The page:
Do It And Review It – Final Steps To Project Management

Once you’ve wisely taken time to scope and plan out your project, you need to launch it.

This interview  will help you understand some of the dynamics of successfully running a project. 

No project is considered complete until you’ve wrapped it up properly and archived your plans and outcomes for future reference. This clip discusses things to consider when reviewing and closing out a project.


Check out our entire playlist series of Project Management on our YouTube channel! 

Coaching Westminster

On July 26, 2010 the Chronicles of Higher Education recognized Westminster College as one of the best colleges in the nation to work for. This was the second consecutive year in which Westminster had been so honored. The link to the related press release is found at:

I received a call that same year from the college’s Advancement and Alumni Relations department. They wanted to become a stronger team and fortunately they reached out in my direction for coaching support. Future postings will document our work together noting both the high points and the low spots. For now let us set the stage by posting the departments “take” on what brought us together.

Lyn Christian and SoulSalt became involved in our college’s Advancement and Alumni Relations department in summer 2010, two years after we began implementing a Good to Great team building model. Throughout this blog, “team” refers to the entire department, while “group” refers to Hedgehog Committee members (named for the Good to Great term which identifies your group’s core mission as your hedgehog).

Our Hedgehog commitment came about in 2008 as we embarked on a $30 million fundraising effort for a new building. The first year, prior to our annual summer retreat, the department read an excerpt from Good to Great. At the retreat, the first group of “Hedgehogs” was formed of staff volunteers. They met frequently to consider the three circles of the hedgehog concept and define our team’s core values. Hedgehog members strategically left management out of the mix, instead choosing individuals from each area of the department. Honesty was paramount and nothing personal would leave the group without permission. As the group met throughout the year, it became increasingly obvious that communication in the department was a problem and needed to be addressed. As the first year drew to a close, Hedgehog accomplishments included interview guidelines for job applicants and a department mission statement.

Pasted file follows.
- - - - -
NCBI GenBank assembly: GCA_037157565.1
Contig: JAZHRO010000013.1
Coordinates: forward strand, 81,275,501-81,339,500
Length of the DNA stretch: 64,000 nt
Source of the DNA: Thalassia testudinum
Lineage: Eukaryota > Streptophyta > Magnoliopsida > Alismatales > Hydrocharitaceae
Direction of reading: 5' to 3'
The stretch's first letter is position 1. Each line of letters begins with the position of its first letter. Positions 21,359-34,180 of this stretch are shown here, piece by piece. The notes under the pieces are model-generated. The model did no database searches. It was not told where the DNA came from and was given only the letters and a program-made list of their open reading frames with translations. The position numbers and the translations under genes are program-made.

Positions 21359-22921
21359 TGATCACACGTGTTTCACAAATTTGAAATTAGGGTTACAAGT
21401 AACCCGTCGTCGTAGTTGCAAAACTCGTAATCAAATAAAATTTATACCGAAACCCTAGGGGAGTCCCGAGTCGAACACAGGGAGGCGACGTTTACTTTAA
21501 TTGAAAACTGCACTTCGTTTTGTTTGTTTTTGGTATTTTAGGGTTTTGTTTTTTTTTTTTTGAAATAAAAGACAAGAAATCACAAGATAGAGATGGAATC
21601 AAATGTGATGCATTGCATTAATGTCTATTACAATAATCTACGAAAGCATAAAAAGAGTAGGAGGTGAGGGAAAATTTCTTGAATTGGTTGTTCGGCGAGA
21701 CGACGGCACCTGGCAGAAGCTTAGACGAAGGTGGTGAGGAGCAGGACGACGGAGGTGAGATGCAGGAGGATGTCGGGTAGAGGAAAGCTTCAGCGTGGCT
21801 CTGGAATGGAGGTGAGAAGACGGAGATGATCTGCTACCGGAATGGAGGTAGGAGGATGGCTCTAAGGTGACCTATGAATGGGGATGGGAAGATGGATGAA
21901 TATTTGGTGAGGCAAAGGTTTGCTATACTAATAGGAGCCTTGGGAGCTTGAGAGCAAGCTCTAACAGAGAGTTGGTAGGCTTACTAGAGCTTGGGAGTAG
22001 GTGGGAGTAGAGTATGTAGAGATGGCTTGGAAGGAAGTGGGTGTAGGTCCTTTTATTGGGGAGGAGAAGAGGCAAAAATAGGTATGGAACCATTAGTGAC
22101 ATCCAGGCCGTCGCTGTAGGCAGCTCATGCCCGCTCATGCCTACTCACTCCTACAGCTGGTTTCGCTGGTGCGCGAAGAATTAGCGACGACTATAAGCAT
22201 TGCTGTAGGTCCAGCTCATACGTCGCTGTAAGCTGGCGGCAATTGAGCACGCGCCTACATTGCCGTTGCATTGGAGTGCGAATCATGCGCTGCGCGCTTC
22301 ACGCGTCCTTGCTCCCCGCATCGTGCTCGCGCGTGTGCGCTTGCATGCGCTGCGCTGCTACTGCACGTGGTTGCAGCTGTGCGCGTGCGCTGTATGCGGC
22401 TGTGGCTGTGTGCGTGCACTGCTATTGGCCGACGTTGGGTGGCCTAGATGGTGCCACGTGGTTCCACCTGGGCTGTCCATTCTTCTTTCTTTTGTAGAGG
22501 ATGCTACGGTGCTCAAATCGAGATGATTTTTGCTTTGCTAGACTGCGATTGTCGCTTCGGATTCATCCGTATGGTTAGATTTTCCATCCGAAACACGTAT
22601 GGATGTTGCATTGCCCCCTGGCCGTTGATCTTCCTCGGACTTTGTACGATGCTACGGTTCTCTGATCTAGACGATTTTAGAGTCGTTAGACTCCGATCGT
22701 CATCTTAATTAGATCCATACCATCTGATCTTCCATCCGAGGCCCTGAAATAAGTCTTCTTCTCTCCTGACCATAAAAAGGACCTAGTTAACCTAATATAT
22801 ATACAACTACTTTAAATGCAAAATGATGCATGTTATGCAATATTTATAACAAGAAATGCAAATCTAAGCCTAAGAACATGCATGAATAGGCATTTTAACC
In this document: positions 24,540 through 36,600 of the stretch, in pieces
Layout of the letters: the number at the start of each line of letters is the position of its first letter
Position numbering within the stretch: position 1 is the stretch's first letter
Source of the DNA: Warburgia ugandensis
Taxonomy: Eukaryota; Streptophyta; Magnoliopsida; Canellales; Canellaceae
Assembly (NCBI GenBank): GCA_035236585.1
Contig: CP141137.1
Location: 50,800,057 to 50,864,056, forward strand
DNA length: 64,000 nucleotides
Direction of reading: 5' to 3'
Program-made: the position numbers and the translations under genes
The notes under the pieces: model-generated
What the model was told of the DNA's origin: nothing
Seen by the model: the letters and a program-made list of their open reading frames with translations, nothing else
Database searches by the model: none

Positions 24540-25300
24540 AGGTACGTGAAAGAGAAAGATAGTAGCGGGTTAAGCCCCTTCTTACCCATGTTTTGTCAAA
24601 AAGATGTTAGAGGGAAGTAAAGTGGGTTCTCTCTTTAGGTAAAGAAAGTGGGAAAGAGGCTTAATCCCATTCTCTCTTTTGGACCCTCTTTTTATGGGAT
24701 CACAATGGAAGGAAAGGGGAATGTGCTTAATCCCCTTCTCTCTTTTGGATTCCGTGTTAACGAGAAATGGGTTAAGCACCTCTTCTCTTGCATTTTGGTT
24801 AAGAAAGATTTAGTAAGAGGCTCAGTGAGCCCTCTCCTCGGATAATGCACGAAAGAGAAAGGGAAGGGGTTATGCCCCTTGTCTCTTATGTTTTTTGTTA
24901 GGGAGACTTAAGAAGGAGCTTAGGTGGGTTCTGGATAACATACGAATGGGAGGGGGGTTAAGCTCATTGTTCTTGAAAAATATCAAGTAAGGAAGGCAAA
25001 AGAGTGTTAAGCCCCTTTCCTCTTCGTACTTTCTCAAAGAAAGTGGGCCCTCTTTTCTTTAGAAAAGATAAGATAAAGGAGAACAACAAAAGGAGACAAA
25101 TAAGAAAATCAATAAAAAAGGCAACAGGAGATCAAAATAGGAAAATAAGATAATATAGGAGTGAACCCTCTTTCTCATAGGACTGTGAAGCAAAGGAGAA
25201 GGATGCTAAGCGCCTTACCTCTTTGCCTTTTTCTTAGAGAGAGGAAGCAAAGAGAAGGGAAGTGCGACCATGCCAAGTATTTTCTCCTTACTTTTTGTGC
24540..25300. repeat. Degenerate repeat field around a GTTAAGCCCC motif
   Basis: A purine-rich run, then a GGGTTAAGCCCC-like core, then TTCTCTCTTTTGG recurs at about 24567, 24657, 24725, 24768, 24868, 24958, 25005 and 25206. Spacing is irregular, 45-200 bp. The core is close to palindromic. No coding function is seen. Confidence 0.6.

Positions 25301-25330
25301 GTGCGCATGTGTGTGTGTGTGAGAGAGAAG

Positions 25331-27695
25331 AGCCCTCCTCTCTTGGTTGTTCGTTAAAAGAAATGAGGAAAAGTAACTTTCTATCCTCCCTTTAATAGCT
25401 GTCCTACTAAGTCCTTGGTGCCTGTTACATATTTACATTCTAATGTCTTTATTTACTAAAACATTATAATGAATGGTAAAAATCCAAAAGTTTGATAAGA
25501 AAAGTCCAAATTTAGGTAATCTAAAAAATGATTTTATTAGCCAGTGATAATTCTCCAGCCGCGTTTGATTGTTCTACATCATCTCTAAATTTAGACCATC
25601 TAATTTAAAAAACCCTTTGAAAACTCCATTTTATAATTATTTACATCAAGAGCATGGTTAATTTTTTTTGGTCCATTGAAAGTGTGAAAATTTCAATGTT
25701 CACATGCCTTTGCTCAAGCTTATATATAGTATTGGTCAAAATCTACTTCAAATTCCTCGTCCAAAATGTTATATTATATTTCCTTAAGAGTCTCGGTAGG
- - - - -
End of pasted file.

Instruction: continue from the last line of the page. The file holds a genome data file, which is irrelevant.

In 2009, we focused on difficult conversations and improving intrapersonal communication. To kick off this effort, the entire department team read Crucial Conversations: Tools for Talking when Stakes Are High prior to our annual summer retreat. At the retreat, the team decided to stop the practice of blind copying management on emails and formed a new Hedgehog group with members from each department. Some first-year members attended the first few meetings. The goal was to create a place where frank discussions could be held regarding problems in communicating with each other. Members felt that the first few meetings went well, but soon took on a negative feel, with some expressing unhappiness at the group’s progress. Others felt frustrated, saying that many issues were overstated. In the end, the group recognized that there were deeply rooted communication problems that needed to be solved before we could move forward as a team. The group decided to ask our vice president if we could bring in a consultant to help with communication issues. He agreed, and we engaged Lyn Christian and her company, SoulSalt.

Before our staff retreat in summer 2010, we all took the DISC assessment, a quadrant behavioral model, under the auspices of SoulSalt. Lyn came for part of the retreat to discuss our results. We were all very impressed with her and asked management if she could continue coaching us. It was decided that Lyn would coach a new group of Hedgehogs who would then coach other staff members. The focus for this group would be better communications. Since last summer, Lyn and the Hedgehog group have successfully implemented a coaching program and completed a survey. Results have given insight into the team’s views about trust, mutual respect, and individual strengths and weaknesses.